She had been on another ship of the fleet; with another captain and another crew. The amount of hopping she did from ship to ship, she could not recall which captain and crew, but it was of no consequence.

What was of consequence was the discovery made that day.

While patrolling a sector within Juris’s solar system, Mairel sat in a chair on the bridge typically reserved for the captain. He had wisely allowed her to observe things in the seat, not even objecting once to her proposal to use it.

That is obedience Mairel thought. Showing such character, she thought she should recall the captain’s name and face. Yet, nothing came to mind. She could only hope the report she sent in at the end of the observation expressed how well he accomplished his task.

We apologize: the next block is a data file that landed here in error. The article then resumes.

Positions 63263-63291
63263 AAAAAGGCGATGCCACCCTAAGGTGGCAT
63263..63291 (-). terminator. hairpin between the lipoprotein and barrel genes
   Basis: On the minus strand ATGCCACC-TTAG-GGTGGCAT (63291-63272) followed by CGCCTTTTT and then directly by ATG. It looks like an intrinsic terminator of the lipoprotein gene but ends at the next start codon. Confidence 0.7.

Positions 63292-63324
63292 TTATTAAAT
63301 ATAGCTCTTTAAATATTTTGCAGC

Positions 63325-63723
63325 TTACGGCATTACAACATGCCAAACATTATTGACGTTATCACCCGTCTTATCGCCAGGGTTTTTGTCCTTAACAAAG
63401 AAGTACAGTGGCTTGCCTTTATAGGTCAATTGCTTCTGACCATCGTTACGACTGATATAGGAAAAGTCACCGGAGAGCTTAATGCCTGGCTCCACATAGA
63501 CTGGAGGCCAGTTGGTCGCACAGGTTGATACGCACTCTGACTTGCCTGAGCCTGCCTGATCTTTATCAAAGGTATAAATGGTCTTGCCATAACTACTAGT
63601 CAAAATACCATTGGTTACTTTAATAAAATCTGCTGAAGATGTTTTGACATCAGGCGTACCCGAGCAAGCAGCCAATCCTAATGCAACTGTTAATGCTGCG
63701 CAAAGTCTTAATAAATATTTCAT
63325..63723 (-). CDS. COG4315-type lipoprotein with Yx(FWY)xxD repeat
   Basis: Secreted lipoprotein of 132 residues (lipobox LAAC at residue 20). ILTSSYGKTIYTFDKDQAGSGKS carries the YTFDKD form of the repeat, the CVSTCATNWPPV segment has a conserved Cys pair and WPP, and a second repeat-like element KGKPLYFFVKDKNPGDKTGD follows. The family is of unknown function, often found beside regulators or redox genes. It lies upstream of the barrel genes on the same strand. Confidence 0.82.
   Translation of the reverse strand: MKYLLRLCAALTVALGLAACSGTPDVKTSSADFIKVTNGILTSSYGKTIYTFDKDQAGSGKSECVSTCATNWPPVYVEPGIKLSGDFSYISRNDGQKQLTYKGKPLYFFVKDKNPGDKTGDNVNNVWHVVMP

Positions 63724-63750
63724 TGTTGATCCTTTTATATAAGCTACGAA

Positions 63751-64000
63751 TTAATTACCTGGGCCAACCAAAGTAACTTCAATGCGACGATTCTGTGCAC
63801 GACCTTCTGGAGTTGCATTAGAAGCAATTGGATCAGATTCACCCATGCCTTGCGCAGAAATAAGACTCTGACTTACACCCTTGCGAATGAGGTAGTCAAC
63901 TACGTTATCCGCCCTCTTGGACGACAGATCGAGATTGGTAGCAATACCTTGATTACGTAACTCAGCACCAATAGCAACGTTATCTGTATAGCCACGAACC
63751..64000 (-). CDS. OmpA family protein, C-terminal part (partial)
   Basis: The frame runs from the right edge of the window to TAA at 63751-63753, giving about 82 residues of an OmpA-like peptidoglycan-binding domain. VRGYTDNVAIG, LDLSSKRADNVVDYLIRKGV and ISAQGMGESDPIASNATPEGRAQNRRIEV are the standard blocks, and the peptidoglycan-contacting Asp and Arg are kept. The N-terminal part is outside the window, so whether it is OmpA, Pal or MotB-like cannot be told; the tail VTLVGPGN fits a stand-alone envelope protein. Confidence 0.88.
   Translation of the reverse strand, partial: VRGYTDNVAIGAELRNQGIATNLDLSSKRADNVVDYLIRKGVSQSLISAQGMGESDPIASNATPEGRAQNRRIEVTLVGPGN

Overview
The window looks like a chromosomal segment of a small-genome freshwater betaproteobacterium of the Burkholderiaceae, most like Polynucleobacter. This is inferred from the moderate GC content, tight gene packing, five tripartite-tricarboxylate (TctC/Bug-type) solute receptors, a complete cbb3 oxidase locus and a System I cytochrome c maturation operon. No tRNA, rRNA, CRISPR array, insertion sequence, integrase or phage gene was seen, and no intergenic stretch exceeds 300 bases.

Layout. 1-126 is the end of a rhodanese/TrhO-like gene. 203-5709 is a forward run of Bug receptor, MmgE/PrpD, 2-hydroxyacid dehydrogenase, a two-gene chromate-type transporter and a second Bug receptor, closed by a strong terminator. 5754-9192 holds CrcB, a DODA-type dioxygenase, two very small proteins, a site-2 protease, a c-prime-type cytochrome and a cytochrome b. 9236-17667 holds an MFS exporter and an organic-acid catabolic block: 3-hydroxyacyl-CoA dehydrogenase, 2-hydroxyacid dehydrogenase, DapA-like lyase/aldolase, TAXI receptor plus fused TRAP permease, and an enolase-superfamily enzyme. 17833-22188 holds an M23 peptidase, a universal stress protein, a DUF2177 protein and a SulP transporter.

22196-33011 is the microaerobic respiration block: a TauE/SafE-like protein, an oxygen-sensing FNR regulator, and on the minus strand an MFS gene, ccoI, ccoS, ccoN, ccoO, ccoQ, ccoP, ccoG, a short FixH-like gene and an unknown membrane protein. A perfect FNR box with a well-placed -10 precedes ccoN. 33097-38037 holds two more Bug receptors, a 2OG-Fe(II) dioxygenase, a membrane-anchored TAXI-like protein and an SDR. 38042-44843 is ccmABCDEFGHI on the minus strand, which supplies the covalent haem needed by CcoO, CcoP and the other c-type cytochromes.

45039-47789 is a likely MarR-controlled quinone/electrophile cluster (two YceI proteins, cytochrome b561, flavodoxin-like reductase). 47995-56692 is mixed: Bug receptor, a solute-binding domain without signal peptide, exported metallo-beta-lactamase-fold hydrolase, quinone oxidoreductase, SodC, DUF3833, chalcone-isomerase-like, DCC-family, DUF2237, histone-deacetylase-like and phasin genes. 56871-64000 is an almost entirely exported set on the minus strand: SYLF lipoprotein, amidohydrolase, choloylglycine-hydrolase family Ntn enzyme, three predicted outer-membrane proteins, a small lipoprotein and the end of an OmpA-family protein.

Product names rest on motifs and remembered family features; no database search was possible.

Someone on the bridge called out, “Captain, unidentified object appears to be passing our trajectory. It may hit us.”

“Moment until impact?” the captain asked.

“Any minute, sir. Our sensors only now picked it up. It appears to be quite small. I’m surprised the sensors are reading it at all.”

“Any ships in the vicinity? Is it a weapon?

“Nothing on the readings.”

“Can you bring it up on screen?”

“Yes, sir.”

The captain stepped over to a viewing monitor and watched the screen. Intrigued, Mairel stood from the captain’s chair and joined the captain. The screen was awash with pinpoints of stars and blackness. Whatever the sensors picked up had yet to be close enough for the naked eye to see.

“There!” the captain said. He pointed at a spot on the screen.

Mairel focused her eyes more to see what he saw. For a moment, she saw nothing. But then, one of the pinpoints of light moved, shifting off-angle some and the dot representing it enlarging ever so slightly.